Day of the Girl 2020- My Voice, Our Equal Future

October 9th, 2020

Our VAWG Lead, Jess, talks through how we marked The Day of The Girl 2020.

We count ourselves lucky at Redthread that every day we get to walk alongside incredible young women who bravely choose to share their story with us. Every single young woman that we meet changes the world daily for herself and for those around her (including us) and it is a privilege to be a part of her journey. We often hear that young women should be “given a voice” but this isn’t the case. Young women already have a voice, it is up to us to listen to what they have to say.

We are fortunate to have a team of trauma-informed Young Women’s Workers at three of our London sites (Kings College Hospital, St George’s and St Mary’s). They meet young women and girls however they present to the hospitals, the associated sexual health clinics or the Havens (sexual assault referral centre). We support young women with their immediate health concerns as well as with on-going recovery and work as part of their network moving from an approach of advocacy to one of self-advocacy. Support looks different for every young woman we work with as we take time to get to know them and hear what they have to say before creating support plans with them that work for them and their circumstances. We work with a young woman in a way that ensures that she is always the expert in her own experiences.

This Day of the Girl, we asked the young women that we are working with, two questions:1. What changes do you want to see in the world?

2. How do you think girls and young women can make a difference?

Their responses are inspiring, insightful and above all, full of hope for change. We hope you enjoy reading them and take as much learning from them as we do.

Some of the women we spoke to said they didn’t know- and that’s ok too. We don’t expect or demand that any young women have all the ideas or answers, but we listen when they do.

1. What changes do you want to see in the world?

St George’s Hospital:

“I feel like I want to see a lot more people not disregarding young women and their mental health. I feel like I wanna see them actually just take them seriously and actually take their word and believe them when they say that there’s something going on. And I also wanna see a lot of other young people who have gone through similar stuff in youth work so to be working with the youth cause they can relate more and I feel like it’s just better that way cause people actually take them seriously. It’s not just “oh you’re just talking” it’s actually like you understand. You come from a place where you get it cause you’ve actually gone through it. There’s one thing understanding but there’s one thing actually getting it. Someone can get the whole gang vibe cause they’ve studied in Cambridge or someone can GET IT cause they’ve served time in prison you know?”

“Equality towards all races and genders”

“I want people to be equal no matter what type they are”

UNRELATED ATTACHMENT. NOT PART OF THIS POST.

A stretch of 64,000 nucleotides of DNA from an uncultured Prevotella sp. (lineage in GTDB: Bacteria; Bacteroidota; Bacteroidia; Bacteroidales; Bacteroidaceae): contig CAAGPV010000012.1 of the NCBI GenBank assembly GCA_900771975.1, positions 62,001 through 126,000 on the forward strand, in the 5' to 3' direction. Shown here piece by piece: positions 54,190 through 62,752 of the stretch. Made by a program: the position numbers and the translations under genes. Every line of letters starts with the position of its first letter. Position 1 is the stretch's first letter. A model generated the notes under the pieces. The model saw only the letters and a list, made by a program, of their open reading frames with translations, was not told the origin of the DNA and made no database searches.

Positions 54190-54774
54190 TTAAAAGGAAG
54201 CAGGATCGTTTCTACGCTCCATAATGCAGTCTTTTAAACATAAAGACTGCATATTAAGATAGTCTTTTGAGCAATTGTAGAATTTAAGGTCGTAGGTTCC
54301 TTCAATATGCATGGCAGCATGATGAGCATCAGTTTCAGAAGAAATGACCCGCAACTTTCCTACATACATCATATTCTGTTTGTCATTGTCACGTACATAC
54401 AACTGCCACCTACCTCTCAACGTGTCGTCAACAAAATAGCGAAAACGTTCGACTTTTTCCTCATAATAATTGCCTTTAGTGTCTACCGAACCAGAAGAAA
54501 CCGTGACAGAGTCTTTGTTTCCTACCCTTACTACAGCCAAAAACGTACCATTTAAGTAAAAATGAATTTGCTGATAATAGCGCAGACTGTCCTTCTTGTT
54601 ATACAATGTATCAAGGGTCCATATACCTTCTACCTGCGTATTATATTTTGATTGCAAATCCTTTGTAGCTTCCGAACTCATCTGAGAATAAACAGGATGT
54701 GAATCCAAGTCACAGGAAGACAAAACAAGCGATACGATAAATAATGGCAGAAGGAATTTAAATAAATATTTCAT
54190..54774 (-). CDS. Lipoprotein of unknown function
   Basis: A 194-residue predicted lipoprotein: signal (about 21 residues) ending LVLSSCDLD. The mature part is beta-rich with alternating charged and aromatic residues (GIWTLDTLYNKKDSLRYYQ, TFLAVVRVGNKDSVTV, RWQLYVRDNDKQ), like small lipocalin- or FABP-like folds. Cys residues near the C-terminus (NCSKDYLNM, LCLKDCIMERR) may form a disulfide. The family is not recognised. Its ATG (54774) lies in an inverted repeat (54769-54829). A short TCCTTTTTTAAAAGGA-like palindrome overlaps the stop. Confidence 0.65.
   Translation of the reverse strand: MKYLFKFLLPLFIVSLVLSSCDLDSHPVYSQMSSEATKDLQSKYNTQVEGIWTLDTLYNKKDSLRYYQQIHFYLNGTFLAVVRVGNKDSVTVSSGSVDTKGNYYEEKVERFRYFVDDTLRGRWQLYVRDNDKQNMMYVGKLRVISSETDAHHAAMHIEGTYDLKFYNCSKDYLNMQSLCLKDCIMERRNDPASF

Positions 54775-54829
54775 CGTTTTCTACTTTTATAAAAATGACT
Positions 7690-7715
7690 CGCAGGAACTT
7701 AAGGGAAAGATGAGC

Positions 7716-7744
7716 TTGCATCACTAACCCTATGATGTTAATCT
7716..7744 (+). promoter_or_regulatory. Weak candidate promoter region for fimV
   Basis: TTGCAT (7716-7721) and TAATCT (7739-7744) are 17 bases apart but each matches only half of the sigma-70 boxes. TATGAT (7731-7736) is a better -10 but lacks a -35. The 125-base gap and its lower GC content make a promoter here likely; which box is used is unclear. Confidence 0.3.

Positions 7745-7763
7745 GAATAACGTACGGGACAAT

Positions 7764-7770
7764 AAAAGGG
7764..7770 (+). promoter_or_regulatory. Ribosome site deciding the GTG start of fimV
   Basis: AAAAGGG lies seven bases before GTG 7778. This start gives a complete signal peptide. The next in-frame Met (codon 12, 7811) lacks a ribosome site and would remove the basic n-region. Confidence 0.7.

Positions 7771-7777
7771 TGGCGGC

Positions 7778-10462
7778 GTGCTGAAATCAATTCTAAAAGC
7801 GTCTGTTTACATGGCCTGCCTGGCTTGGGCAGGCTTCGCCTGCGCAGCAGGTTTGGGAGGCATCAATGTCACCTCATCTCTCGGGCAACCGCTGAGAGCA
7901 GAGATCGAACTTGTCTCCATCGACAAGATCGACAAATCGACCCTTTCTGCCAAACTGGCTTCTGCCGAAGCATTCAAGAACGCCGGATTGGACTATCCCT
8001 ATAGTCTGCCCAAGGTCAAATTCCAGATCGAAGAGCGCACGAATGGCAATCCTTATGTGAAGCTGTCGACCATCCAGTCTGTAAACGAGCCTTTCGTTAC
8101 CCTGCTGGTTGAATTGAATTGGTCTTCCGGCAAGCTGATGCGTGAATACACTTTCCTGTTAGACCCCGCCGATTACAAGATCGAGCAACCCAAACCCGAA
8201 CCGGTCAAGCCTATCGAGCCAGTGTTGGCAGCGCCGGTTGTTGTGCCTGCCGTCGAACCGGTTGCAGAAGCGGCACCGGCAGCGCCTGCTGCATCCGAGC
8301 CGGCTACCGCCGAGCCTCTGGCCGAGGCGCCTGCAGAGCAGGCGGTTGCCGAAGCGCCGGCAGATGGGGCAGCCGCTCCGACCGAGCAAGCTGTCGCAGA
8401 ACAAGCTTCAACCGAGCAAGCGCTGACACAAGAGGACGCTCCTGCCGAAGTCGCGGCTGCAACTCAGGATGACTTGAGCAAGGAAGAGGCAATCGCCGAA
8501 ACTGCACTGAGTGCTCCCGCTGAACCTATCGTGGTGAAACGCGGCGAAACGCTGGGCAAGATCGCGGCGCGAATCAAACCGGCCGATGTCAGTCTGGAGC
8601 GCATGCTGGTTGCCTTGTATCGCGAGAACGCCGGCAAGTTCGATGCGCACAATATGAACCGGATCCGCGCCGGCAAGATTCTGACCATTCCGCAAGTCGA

“People to stop being rude and inconsiderate to others and just support one another”

St Mary’s Hospital:

“I want to see equality for women”

“The changes I wanna see in the world are that I want girls to stop thinking they need to look like these insta models and I want them to know that there ain’t a correct way to how you should look whether your chubby or skinny that’s still beautiful”

King’s College Hospital:

“The change I want to see is people accepting and tolerating different people’s beliefs, culture and sexualities”

“Equality is the main thing. Men have lots of power over women whether we see it or not”

University Hospital Lewisham:

“Well. The changes to the world part, if I’m talking right now in this moment the fact education is open during this pandemic. So if I’m honest I’ll say close schools. Not because I’m a student and can’t be bothered, just because there have been lives taken and others lives at stake. And it isn’t fair to us and the older generation to be out here.”

2. How do you think girls and young women can make a difference?

St George’s Hospital:

“I feel like just by speaking up, by whenever there’s events like the event [youth worker] told me about. Taking part in something like that. The people who have gone through stuff. Also just doing visits in schools and actually speaking about their experiences. Just speaking up and letting people know and actually having a chance to, like, decide stuff as well. And I also feel like taking a stand. I literally feel by standing up, by doing workshops, by working with people as well. By getting help and then later on working with the people who need that help as well because they can relate”

“By sticking together and working as a team and not being petty towards other women”

St Mary’s Hospital:

“I think girls and young women can make a difference by not conforming to how society tells them to act, because they are not any less of a girl or woman by not acting how society tells them to”

King’s College Hospital:

“In terms of what girls/ young women can do to make a difference, we need to have more females doing jobs that are male orientated, like engineering”

“The thing young women can do is be able to value themselves. All the girls need to push each other and become stronger”


University Hospital Lewisham:

“I think that young women and girls should start doing things out of the ordinary to show others and themselves that we can do it anything we want to do and be what we want to be. For example, my sister is in the RAF and everyone was shocked and didn’t believe her and was proud because my family and others didn’t expect her to go and join it but she did”

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